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© Recuerdos de Pandora/Flickr
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A Brief History of Nazi Migration to Argentina

Picture of Harry Stewart
Updated: 29 March 2017
A fact that the Argentine tourism board prefers not to promote is the large scale migration of Nazis into Argentina after the end of the Second World War. Thanks to the country’s controversial leader who had help from some Nazi sympathizers in Europe, as many as 5,000 SS Officers and Nazi Party members were thought to have found a new life in Argentina after the fall of the Third Reich. Many of them lived out the rest of their lives in peace, never facing the consequences of their terrible atrocities.

Argentina was earmarked as a safe haven for fleeing Nazis partly due to its well established German immigrant population. Many Argentinians shared close ties to Germany, as they still do today, with large sections of the country preserving the language and cultural identity of their homeland. Argentina remained mostly neutral throughout the war and the influx of Nazi arrivals was openly welcomed by president Juan Perón.

Presidente Juan Domingo Perón
Presidente Juan Domingo Perón | © Wikicommons

Perón has been an extremely divisive figure in Argentina’s history. Many applaud his socialist principals of striving to eradicate poverty as well as improve education and other public services, an ideology that continues today under the term Peronism. Others label him a dictator and a fascist, pointing to his public support of Hilter and Mussolini. Perón, with the help of some powerful allies in Europe, organized escape routes, known as ratlines, so that Nazis could flee to Argentina via Spain and Italy. He also made a formal agreement with France to allow some extremely shady war criminals to travel to Argentina on tourist visas and receive fast-tracked residency, among them was the notorious Auschwitz doctor Josef Mengele. Many Nazi generals were incorporated into Perón’s army to advise him on military strategy in the years to come.

Josef Mengele (1911-1979), German SS officer. Photo taken by a police photographer in 1956 in Buenos Aires for Mengele’s Argentine identification document
Josef Mengele (1911-1979), German SS officer. Photo taken by a police photographer in 1956 in Buenos Aires for Mengele’s Argentine identification document | © Wikicommons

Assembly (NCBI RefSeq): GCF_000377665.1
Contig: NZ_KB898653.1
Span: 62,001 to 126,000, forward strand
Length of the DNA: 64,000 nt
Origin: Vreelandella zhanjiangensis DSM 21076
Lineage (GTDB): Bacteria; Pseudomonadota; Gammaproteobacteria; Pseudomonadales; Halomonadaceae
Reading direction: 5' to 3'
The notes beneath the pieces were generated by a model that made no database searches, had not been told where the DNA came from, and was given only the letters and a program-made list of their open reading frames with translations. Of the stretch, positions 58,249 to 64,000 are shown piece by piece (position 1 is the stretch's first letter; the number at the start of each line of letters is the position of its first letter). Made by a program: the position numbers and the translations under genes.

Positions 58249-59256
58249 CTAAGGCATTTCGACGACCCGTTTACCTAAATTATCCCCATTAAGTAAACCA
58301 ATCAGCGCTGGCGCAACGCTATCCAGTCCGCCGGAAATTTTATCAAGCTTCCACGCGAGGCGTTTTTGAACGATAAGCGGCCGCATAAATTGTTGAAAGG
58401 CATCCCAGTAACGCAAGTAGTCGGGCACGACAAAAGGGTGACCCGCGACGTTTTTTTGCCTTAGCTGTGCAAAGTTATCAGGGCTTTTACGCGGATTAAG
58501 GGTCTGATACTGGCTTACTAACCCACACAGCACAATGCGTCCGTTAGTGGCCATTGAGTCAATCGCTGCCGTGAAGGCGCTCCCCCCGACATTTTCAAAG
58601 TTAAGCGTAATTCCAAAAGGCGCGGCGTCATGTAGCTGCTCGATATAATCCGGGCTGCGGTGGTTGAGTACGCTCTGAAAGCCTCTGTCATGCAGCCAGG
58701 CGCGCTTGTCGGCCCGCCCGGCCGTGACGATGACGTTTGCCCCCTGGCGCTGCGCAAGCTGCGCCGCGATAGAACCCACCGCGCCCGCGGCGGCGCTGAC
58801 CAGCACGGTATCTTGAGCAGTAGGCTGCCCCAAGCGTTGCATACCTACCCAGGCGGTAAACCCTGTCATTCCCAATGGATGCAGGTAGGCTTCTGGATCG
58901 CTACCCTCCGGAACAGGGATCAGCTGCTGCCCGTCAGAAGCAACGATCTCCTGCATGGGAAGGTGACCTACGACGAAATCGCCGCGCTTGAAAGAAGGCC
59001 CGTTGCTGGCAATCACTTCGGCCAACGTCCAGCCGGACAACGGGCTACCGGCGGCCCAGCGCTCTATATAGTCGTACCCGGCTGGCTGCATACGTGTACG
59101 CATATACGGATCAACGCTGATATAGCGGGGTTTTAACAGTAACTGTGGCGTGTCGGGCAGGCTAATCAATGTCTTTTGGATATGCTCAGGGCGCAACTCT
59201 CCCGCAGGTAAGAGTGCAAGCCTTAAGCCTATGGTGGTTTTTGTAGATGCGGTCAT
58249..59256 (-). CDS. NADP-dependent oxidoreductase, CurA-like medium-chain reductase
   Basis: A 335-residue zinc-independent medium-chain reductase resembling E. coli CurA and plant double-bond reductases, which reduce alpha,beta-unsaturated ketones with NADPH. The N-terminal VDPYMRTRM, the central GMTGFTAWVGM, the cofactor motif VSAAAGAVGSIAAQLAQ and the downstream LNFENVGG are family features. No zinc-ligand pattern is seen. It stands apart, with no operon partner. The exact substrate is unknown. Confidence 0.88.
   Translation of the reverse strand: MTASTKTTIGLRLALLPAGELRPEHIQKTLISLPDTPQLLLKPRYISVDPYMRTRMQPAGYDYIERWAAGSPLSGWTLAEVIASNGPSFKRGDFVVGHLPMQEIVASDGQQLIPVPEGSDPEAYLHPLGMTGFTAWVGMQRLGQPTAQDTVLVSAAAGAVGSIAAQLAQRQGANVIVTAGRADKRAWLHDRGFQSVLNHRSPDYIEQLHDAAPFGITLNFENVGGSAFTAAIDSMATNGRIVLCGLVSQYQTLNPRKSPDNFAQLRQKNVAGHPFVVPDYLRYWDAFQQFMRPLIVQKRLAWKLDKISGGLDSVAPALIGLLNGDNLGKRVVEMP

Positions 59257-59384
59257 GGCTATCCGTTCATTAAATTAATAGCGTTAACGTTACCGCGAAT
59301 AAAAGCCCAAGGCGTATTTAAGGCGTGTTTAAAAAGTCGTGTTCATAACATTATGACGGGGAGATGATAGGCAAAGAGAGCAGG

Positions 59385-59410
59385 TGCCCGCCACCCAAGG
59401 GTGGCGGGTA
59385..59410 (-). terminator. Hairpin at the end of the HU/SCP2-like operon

The Vatican also played a significant role in helping Nazis flee from Europe to Argentina, although this was often inadvertent. Powerful Vatican priests aided people who they apparently thought were Catholic refugees, to escape from oppressive post-war communist regimes, many of whom turned out to be some of Germany’s worst war criminals. However, some in the church had full knowledge of these refugee’s dark history. For example, Hitler sympathizer and Vatican Bishop Alois Hudal later admitted to providing known Nazi war criminals with Vatican passports so they could enter the ratlines and resettle in Argentina.

Even the United States had a part in helping Nazis escape to South America. The U.S. Counter-Intelligence Corps smuggled the notorious Gestapo chief Klaus Barbie into Bolivia to covertly assist them with anti-communist operations. Barbie, better known as the butcher of Lyon for his role in the slaughter of thousands of French Jews and resistance fighters, was enlisted by the Americans to work as a spy and torture adviser.

French concentration camp
French concentration camp | © (vincent desjardins)/Flickr

Barbie was eventually extradited to Europe to face life in prison for his terrible crimes, while Holocaust architect Adolf Eichmann was kidnapped in Buenos Aires by Israeli secret services and sent to Israel for execution. Sadly, however, most Nazi war criminals never saw the consequences of their unspeakable past. Speculation abounds that some may have taken up refuge in the northern Misiones province, a theory that became popular after several World War II era coins were found in basic stone buildings throughout the region. But most historians doubt this, suggesting that the majority were likely to have lived out the remainder of their days in an upper class Buenos Aires neighborhood.